4. Add enough solution to pool over surface of sterile glass coverslip.
  5. Chill for 2-24 hours at 4oC.
  6. Remove gelatin by aspiration and add sterile water.
  7. Dishes can be stored for up to one week at 4oC.
  8. Remove water immediately before use for cell culture.

Nearly all types of cells adhere to these polymers of basic amino acids. They are particularly useful for the culture of CNS neurons. The L- or D-isomers can be used for cell attachment, however, the D-isomer may be preferred because it is not subject to breakdown by proteases released by cells.

  1. Prepare polylysine or polyornithine (MW of 30,000 – 70,000) at 0.1-1 mg/ml in 0.15 M borate buffer (pH 8.3). Filter sterilize.
  2. Add enough solution to pool over surface of sterile glass coverslip.
  3. Incubate 2-24 hours at room temperature.
  4. Aspirate solution and wash coverslips 3 times with media or PBS.
  5. Immediately add cell suspension or growth media.

Fibronectin is an extracellular matrix constituent use for the culture of endothelial cells, fibroblasts, neurons and CHO cells.

  1. Stock solution can be prepared by dissolving 1 mg/ml fibronectin in PBS. Filter sterilize and freeze in aliquots.
  2. Diluted stock solution to 50-100 ug/ml in basal medium or PBS.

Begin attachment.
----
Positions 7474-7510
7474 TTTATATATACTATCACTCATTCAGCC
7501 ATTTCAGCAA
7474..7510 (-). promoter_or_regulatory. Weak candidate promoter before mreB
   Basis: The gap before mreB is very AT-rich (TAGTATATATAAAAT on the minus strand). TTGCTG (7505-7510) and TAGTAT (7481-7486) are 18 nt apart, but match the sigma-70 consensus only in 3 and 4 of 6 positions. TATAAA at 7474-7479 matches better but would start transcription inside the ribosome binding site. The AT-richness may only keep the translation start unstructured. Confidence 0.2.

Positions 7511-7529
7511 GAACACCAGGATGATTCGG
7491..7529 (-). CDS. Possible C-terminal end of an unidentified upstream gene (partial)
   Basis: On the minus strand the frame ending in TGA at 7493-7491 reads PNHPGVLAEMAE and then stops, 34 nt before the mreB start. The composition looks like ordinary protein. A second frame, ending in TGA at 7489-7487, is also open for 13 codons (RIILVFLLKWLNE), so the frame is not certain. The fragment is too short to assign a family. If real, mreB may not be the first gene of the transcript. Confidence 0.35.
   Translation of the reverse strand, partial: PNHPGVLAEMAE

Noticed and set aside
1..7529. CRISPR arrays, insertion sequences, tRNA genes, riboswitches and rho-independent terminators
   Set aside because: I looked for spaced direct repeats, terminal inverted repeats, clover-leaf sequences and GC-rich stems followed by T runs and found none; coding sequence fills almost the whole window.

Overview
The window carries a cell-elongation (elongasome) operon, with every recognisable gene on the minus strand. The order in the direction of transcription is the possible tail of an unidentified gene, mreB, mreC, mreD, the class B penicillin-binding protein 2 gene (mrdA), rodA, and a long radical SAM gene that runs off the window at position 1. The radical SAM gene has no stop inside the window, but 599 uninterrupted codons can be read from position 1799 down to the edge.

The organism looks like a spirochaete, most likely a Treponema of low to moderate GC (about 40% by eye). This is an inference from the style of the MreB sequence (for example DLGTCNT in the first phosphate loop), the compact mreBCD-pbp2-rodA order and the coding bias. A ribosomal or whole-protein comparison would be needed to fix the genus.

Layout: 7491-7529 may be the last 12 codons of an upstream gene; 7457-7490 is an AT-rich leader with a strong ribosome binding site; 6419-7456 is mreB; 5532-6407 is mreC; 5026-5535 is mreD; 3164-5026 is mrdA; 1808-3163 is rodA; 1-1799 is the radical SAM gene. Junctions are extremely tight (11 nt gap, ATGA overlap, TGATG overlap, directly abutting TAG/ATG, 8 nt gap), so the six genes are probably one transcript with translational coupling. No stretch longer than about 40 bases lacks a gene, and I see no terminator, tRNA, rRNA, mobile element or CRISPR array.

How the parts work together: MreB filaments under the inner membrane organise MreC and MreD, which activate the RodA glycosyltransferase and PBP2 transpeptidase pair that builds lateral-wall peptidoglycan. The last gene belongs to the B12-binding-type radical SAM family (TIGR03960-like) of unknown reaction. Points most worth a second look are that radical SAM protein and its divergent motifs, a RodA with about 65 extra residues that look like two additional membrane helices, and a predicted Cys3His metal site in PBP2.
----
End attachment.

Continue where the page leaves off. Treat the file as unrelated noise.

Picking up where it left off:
3. Add enough solution to pool over surface of sterile glass coverslip.
  4. Incubate for 30-45 min at room temperature.
  5. Aspirate to remove fibronectin and rinse coverslips with media or PBS.
  6. Immediately add cell suspension or growth media. Do not allow coating to dry.

Laminin is an extracellular matrix constituent used for the culture of neurons, epithelial cells, leukocytes, myoblasts and CHO cells.

  1. Stock solution can be prepared by dissolving 1 mg/ml laminin in PBS. Filter sterilize and freeze in aliquots.
  2. Diluted stock solution to 10-100 ug/ml in basal medium or PBS.
  3. Add enough solution to pool over surface of sterile glass coverslip.
  4. Incubate several hours at room temperature.
  5. Aspirate to remove laminin and rinse coverslips with media or PBS.
  6. Immediately add cell suspension or growth media. Do not allow coating to dry.
  7. Coating the glass coverslip first with polylysine or polyornithine and then laminin may increase the concentration of laminin applied using this method.

RECOMMENDED FOR LABORATORY USE ONLY

 

 

FAST GREEN STAINING OF ONCYTE® POROUS NITROCELLULOSE FILM SLIDES WITH NEAR IR DETECTION

Grace Bio-Labs Laboratory Method